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Why Japan Isn’t Tapping Its Incredible Geothermal Potential

Japan, a large energy importer where coal and gas make up two-thirds of electricity generation, has one abundant domestic renewable energy source that has remained untapped—geothermal energy.

Geothermal resources in Japan, thought to be the world's third largest, could stay deep underground despite Japan's net-zero by 2050 pledge and the fact that it is still very much dependent on fossil fuels for a large part of its electricity consumption.
Japan lies along the western edge of the Pacific Ring of Fire, one of the most seismically active places on Earth. As much as 10 percent of the world's volcanic activity takes place in Japan, and the country is blessed with geothermal resources.

But a very powerful and centuries-old Japanese industry and tradition – hot spring resorts – is opposed to large-scale development of geothermal energy, fearing that tapping the resources would affect the temperatures and quality of hot springs, a major business with more than 13,000 inns and baths across Japan.

Japan has some geothermal plants, around 20 facilities generating a total of 535 megawatts (MW). This represents only 0.3% of the total electricity generation in Japan, according to the International Renewable Energy Agency (IRENA).

There have been some rare examples recently of small geothermal plants co-existing with hot springs – the so-called 'onsen' in Japanese. But an overwhelmingly large part of onsen owners are opposed to geothermal development.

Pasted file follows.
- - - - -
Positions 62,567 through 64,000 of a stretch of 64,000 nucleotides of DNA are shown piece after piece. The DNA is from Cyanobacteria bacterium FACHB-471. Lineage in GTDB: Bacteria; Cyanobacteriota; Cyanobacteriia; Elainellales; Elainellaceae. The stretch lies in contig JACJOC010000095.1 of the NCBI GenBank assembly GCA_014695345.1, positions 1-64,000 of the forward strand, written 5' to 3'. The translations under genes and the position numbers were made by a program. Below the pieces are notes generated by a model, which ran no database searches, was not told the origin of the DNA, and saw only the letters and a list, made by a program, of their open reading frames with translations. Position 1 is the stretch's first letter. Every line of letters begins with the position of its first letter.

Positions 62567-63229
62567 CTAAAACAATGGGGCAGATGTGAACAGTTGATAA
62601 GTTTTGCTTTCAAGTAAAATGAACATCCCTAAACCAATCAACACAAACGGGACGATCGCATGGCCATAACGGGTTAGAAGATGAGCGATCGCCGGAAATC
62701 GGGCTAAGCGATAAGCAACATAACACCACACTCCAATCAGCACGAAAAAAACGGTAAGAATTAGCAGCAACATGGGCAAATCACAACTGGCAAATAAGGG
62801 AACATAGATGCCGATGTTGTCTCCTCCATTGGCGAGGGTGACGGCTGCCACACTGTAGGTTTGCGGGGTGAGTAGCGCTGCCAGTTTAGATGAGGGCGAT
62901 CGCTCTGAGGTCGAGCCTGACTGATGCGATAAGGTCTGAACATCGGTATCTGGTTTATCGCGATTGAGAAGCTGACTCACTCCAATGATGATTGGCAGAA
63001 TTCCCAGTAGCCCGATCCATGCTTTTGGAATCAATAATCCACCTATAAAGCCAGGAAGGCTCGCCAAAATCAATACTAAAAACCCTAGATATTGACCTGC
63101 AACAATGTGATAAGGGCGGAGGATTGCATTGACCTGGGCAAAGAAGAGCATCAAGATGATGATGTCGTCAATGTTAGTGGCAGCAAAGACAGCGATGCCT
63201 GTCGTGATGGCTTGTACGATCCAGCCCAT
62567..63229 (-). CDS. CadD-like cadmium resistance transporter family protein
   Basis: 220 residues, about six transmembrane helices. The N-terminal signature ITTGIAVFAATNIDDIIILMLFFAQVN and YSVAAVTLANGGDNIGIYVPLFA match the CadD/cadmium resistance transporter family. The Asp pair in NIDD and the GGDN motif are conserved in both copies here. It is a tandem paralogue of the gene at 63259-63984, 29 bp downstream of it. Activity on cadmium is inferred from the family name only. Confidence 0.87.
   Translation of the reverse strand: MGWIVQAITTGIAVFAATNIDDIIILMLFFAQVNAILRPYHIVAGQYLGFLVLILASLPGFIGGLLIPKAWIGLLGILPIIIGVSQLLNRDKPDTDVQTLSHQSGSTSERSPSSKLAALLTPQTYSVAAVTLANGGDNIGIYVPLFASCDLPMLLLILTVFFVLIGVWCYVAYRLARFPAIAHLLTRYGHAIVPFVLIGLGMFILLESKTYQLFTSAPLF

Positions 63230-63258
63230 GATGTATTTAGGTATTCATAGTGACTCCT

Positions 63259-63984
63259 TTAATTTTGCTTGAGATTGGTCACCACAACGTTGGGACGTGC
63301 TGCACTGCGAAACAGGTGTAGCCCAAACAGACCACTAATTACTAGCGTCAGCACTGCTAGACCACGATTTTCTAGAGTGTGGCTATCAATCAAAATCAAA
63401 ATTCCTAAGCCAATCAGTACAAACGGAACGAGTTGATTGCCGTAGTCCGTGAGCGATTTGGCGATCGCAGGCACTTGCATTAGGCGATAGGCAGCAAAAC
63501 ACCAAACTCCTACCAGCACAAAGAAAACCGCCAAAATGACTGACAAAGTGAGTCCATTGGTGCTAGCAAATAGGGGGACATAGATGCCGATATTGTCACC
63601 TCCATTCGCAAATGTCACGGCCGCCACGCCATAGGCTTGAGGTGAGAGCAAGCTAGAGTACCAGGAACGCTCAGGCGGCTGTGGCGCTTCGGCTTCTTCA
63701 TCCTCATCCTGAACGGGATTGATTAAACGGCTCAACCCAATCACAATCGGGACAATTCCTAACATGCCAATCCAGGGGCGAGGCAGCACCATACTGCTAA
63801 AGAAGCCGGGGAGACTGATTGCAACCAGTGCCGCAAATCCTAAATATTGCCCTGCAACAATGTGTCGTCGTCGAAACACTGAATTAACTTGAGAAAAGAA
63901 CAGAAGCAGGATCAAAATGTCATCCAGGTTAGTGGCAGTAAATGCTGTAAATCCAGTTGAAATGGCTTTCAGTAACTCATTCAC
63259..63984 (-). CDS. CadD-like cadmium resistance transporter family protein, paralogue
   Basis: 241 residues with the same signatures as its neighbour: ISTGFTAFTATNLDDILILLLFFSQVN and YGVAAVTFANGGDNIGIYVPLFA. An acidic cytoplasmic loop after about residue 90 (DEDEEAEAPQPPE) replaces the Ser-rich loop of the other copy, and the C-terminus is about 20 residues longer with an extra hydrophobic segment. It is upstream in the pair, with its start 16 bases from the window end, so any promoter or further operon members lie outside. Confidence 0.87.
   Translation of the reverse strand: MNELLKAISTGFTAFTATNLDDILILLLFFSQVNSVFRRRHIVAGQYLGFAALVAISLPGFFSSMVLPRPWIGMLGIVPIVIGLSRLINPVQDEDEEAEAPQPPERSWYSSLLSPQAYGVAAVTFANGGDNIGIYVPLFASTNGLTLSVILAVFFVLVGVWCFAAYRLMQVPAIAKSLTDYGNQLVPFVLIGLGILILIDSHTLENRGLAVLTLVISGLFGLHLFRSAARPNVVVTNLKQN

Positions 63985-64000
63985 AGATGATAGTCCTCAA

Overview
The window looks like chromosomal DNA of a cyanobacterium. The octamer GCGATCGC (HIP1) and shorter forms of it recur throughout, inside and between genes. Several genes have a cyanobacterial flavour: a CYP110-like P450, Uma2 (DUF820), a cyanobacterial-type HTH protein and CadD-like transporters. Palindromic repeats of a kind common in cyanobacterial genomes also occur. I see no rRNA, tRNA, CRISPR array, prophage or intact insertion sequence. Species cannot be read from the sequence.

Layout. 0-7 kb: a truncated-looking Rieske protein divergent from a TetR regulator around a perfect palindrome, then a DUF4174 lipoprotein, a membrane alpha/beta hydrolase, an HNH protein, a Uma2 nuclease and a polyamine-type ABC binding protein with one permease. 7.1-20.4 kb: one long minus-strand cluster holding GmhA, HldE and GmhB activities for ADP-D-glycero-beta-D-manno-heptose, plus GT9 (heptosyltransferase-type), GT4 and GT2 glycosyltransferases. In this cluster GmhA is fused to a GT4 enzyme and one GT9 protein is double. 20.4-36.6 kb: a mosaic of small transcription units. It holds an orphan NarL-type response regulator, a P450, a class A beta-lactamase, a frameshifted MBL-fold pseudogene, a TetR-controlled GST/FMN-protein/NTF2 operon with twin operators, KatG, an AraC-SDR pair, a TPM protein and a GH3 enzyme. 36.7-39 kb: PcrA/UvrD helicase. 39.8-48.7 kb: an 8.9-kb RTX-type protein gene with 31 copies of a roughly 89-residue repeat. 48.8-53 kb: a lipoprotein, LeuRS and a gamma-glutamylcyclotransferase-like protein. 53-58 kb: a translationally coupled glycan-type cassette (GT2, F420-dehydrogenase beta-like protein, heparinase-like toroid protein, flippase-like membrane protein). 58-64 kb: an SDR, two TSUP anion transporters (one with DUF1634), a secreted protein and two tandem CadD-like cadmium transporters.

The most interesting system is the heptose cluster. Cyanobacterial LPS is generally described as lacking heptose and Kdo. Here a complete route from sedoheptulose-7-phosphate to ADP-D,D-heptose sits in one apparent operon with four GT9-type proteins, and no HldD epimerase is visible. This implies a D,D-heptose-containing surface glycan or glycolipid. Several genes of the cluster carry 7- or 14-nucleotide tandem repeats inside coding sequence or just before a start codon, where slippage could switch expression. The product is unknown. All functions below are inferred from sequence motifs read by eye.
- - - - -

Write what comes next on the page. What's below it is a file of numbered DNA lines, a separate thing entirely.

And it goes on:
"Rampant geothermal development is a threat to our culture," Yoshiyasu Sato, owner of a secluded inn next to a hot spring in the mountains of Fukushima Prefecture, told The New York Times' investigative reporter Hiroko Tabuchi.

"If something were to happen to our onsens, who will pay?" Sato says.

Yutaka Seki, executive director with the National Hot Spring Association, told NYT, "We aren't opposed to geothermal energy for the sake of opposing it."

"But we strongly caution against unchecked large-scale development."
Opposition to geothermal energy development has remained even after the energy crisis of the past two years, which has had Japan's energy import bill surge due to high coal and natural gas prices and has resulted in calls on households and businesses to conserve energy.

In 2021, natural gas accounted for 35% of electricity production in Japan, followed by coal at 32.5% share. Geothermal energy represented just 0.3% of power generation, despite the fact that the potential would be equivalent to 23 gigawatts (GW), according to IRENA. High upfront costs and rigorous regulatory processes have hindered geothermal development, despite the technical and construction achievements of Japan's domestic giants such as Toshiba and Mitsubishi.

Some local governments with hot spring resorts have recently introduced new restrictions on geothermal plant development. For example, the town of Kusatsu passed an ordinance last year stating that companies seeking to develop geothermal resources have to prove a project would not negatively impact hot springs in the area.

Even nuclear energy generation in Japan has made more progress since the start of the energy crisis and the focus on energy security after the Russian invasion of Ukraine.

Japan is bringing back nuclear power as a key energy source, looking to protect its energy security in the crisis that has led to surging fossil fuel prices. The Japanese government confirmed in December a new policy for nuclear energy, which the country had mostly abandoned since the Fukushima disaster in 2011.

A panel of experts under the Japanese Ministry of Industry decided that Japan would allow the development of new nuclear reactors and allow available reactors to operate after the current limit of 60 years.

But Japan's hot springs are a hurdle to the development of a domestic renewable source of energy. Geothermal energy could generate 10% of Japan's electricity if tapped, analysts say.

By Tsvetana Paraskova for